Joan’s life-long interest in art – particularly print-making – was fostered at Reading University. “It was a marvellous place. There was a very strong, large man, Roger, who found a lithographic press. And I think it was because I knew about lithography and typesetting that after university I was hired by J Walter Thompson,” she recalls of the advertising agency that at the time also employed Bridget Riley and interior designer David Hicks. “I was the first woman art buyer there, so I was rather on my mettle. Instead of using commercial artists, though, I persuaded art directors to work with fine artists. Like using wood engravings by Eric Fraser for a Rolex watch ad. By going in a different direction, I was able to prove myself.”
In the midst of this Mad Men-esque moment, Joan met her husband through Henry Rothschild, who founded the influential London craft gallery Primavera in 1945. “Trevor had done some architectural work for him, and I’d created printed textiles,” recalls Joan, as Adrian excitedly points out one of his mother’s designs on a cushion, “printed for Heal’s in 1947”. And Trevor Dannatt design details also pop up throughout the house: a sleek cupboard from the 1950s (one of just three made) in an upstairs bedroom; painted blocks of colour (orange, green and blue) in the “rather decrepit bathroom”; the kitchen, “classic 1955”; and a stylish oak ladder leading to the opened-up loft space. (“My children sometimes sleep up there. It’s full of boxes of stuff, and art – like the painting that I bought instead of a Damien Hirst.”) A Dannatt fireplace in the basement dining room, meanwhile, is complemented by furniture from another modernist great – Finn Juhl, the Danish architect who was one of Trevor’s closest friends.
“When I was growing up, posh people – because we were never posh people, we were intellectual left-wing Islington people – all had 18th-century brown furniture,” says Adrian. “When people came here, everybody was dismissive about this ’50s modernist stuff.” Even a heater is something of a modernist icon, designed by architect Wells Coates. “It’s from 1936 – and still in use come winter.”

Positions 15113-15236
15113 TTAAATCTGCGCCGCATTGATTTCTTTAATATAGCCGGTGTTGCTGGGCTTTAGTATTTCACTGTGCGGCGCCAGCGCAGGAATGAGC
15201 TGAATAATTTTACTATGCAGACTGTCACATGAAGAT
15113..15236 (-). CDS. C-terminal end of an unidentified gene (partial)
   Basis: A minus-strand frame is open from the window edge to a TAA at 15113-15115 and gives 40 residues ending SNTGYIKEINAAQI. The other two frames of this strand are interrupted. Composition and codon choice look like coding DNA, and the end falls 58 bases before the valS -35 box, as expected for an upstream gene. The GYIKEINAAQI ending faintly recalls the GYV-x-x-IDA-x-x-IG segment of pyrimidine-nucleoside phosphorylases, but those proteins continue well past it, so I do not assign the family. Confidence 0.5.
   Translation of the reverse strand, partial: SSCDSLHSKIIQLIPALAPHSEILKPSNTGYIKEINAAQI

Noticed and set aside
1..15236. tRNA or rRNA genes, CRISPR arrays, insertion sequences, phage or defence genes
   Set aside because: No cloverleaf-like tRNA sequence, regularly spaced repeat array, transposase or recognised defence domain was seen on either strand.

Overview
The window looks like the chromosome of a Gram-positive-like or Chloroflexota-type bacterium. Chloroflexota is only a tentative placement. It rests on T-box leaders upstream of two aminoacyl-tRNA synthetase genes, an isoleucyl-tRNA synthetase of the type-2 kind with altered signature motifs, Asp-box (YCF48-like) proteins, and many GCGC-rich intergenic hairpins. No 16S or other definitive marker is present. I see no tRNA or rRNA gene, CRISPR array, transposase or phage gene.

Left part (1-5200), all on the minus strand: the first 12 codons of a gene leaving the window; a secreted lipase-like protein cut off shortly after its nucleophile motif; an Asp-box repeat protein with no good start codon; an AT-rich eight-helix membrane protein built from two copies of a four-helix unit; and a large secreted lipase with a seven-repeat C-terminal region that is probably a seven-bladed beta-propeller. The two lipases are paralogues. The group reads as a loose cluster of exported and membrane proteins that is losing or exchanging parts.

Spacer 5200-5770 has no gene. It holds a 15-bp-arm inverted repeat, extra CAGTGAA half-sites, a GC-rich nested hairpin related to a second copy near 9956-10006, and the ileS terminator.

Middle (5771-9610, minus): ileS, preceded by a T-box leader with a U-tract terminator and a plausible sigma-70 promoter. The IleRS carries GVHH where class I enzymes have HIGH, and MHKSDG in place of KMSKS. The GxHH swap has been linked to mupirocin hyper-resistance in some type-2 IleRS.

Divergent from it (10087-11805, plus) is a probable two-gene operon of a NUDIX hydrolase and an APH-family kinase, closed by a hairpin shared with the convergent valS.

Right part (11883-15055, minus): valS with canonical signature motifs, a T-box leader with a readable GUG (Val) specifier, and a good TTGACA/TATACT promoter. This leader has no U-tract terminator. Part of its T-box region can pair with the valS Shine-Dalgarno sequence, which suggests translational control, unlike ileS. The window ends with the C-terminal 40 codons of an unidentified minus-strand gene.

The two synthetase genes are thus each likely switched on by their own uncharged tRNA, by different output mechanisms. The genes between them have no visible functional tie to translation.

Other artworks in the hallways have stories to tell between rooms. A curious painting of two men on a picnic blanket (one in a bath; the other playing the clarinet) is by Willie Landels – “a famous design figure, who is still employed by Robin Birley, and was a boyfriend of my mother’s”, explains Adrian. “The family story goes that when my mother said that she was going to marry Trevor, [Willie]threatened to shoot him – and being somewhat Italian, had a pearl-handled revolver to do so. But he didn’t, luckily.” Along a corridor leading out to the garden, a cubist painting resembles a Juan Gris. “But it’s a copy my mother made, which is rather good; she signed it Joan Gris.”
The first floor is “where the real madness begins”, says Adrian, pointing out highlights of his own collection on the landing. There’s a Sonia Delaunay print; a pair of portraits of Cecil Beaton by British painter Patrick Procktor; and “a marvellous unicorn given to me by the artist Richard Wentworth”, the pearlescent ceramic ornament still proudly displaying its RSPCA price sticker: £2. In the bedroom lurks what he refers to as “the wall of shame”, featuring several portraits of himself. “It’s sort of embarrassing,” he says of the display that includes a vibrant ink likeness by young graduate Sacha Floch Poliakoff (the great-granddaughter of modernist painter Serge Poliakoff); a painting by Paul Benney, a regular exhibitor in the BP Portrait Award at the National Portrait Gallery; and a moody, oval-shaped oil by Orlando Mostyn Owen, a teacher at London’s Royal Drawing School.
The garden, meanwhile, is very much Joan’s domain. “She’s a ferocious gardener,” says Adrian. “She’ll be pottering around out there for a couple of hours every afternoon. And then she has her famous rest, from four till six.” In the mornings, however, Joan spends time in her studio – a Trevor-designed extension added to the side of the house in the ’70s, which she has commandeered for her own creative pursuits. “She’s also working on a sort-of memoir,” says Adrian. “It’ll be very anecdotal, with stories about her father, but also her meeting Henry Moore, Dylan Thomas – all sorts of people, and all sorts of Welsh stuff. She’s doing marvellous illustration for it too.”
Does she intend to have another show? “We’re hoping you’re going to come to the hundredth one,” says Adrian, smiling mischievously at his mother. “Oh no, I’m not having it,” declares Joan. “I hope not to get to 100. And I’m not having an exhibition.”
Neither is squeamish on the issue of death. “I was born in that room,” says Adrian, pointing to the sitting room. “I hope to die in that room.” He’s already penned his own obituary – and included it at the end of Doomed and Famous – while Joan has prepared her own coffin, painted with pretty floral motifs. Out of earshot, Adrian confides: “She’s very insistent that she doesn’t want to make it to 100, but I say, come on. I think she has to do it, you know, because she has to beat my dad – and he made it to 101.”
Doomed and Famous: Selections from the Adrian Dannatt Collection is at Galerie Pixi, 95 Rue de Seine, 75006 Paris (galeriepiximarievictoirepoliakoff.com), until 29 October. Doomed and Famous: Selected Obituaries is published by Sequence Press at £25